Tuesday, February 24, 2009

Ca State Senator Dean Florez Introduces SB250

Today, on Spay Day USA, California Senator Dean Florez introduced SB250, the Pet Responsibility Act. This bill simply states that people who choose not to spay or neuter their pets obtain a license for their intact animal.

If you spend any real time on their web site, Yes on SB250, and watch a few of the videos, how can you not support a cause that is so very needed in California?

It is time for us to take a long, hard look at ourselves as a society and ask what the hell are we doing killing all of these companion animals? We did this. We domesticated these creatures to serve our needs, our wants. Yet we as a society choose every day to turn a blind eye to the consequences of our actions. It's time to stand up and do whatever we can to reduce the number of homeless animals being euthanized.

Support SB250. Tell your elected officials that euthanizing homeless animals is not something you want to continue to spend your tax dollars to support. It's time to take a stand. Let's stand together on SB250.


Anonymous said...

As well-intentioned as this bill is, it is still not using the right path to achieve it's goals. As we said in the battle with AB 1634-Mandatory Spay/Neueter is NOT the way to go about fixing our pet overpopulation problem. AKC and other clubs, through PUBLIC EDUCATION, Euthanasia rates and shelter rates went down drastically.
I think we are all working for the same goal [[unless we're counting PETA & HSUS in this "we"]], but I think we need to choose a better vehicle with which to obtain it.

Paw Print City said...

I'd love more information on where, exactly, public education brought down euthanasia rates. Even Nathan Winograd enthusiastically advocates for spay/neuter and cites its importance in reducing pet overpopulation issues.

Anonymous said...

Just another attempt to legislate responsible pet ownership, by mandating an unnecessary medical procedure that causes health problems.

Paw Print City said...

I disagree. SB250 clearly states that people have a choice, and one can choose to leave their pets intact. All you have to do is purchase an intact animal license. If you have a better idea on how to reduce the number of homeless animals in California, I'm all ears...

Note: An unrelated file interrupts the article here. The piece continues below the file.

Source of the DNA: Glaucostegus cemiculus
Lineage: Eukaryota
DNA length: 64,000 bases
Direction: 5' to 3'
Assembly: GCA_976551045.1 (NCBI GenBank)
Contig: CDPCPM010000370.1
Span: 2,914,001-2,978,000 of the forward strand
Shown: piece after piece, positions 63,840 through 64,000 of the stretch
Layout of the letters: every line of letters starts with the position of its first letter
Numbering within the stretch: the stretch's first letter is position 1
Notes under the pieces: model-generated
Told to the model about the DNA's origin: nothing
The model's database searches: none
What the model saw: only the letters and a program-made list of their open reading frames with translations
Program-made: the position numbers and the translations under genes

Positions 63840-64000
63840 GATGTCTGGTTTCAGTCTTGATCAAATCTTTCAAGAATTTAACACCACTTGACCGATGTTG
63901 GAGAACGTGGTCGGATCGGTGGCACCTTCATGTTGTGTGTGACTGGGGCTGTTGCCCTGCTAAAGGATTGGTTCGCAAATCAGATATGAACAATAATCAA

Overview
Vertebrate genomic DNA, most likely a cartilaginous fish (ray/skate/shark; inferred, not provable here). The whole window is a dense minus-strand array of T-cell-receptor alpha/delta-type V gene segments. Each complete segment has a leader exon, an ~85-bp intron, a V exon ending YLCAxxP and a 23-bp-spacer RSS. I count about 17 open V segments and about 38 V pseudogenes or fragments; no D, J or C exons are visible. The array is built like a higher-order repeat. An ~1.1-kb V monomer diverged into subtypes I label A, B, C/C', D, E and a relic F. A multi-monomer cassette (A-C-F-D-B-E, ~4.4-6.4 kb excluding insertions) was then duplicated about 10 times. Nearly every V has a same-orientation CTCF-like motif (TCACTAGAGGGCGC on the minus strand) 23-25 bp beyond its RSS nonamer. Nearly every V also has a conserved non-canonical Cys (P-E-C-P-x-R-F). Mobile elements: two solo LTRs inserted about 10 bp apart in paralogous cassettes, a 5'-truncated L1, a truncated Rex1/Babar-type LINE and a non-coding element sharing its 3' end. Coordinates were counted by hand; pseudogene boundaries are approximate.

Anonymous said...

Under SB 250, a citizen can be permanently denied the right
to ever own an intact dog or cat if any ONE of the following things happens:

1) a meter reader, yard service worker, friend, neighbor, child, or anyone else leaves your door or gate open, your dog leaves your property, and is picked up as a stray.

2) you are walking your dog on leash and are cited for having a leash that is too long as specified in municipal code.

3) you are training your search-and-rescue dog, herding dog, obedience competition dog, hunting dog, agility dog, or any other dog
off leash and are cited for it.

4) you are cited for having an unlicensed dog.

5) your dog is licensed but you are cited for not having a license tag on your dog’s collar.

6) you are cited for exceeding the maximum number of dogs or cats allowed in your home as specified by your city or county code (often
limited to 2 to 4)

7) you are cited for your dog’s barking.

8) you fail to notice that your dog defecated on city property and are cited for it.

9) you are cited for any other minor animal control violation.

All of the above are violations of local ordinances and already have appropriate fines associated with them.

Government-mandated forced sterilization of every dog and
cat a person ever owns now and in the future is a grossly
inappropriate penalty.

SB 250 is the equivalent of permanently banning a person
from ever registering a vehicle again because they are caught with a broken tail lamp.

There are NO exemptions in SB 250 for search-and-rescue dogs, police dogs, detection dogs, ranch or farm dogs, guide dogs, service
dogs, or any other working dogs.

There are NO exemptions in SB 250 for dogs owned by responsible breeders.

Please take the time to thoroughly read this legislation and ask the approriate questions. It is poorly written and does not take into account those of us who are responsible dog owners.

This bill goe to the floor for a vote again today! Please take action NOW to stop SB 250 as it is currently written.


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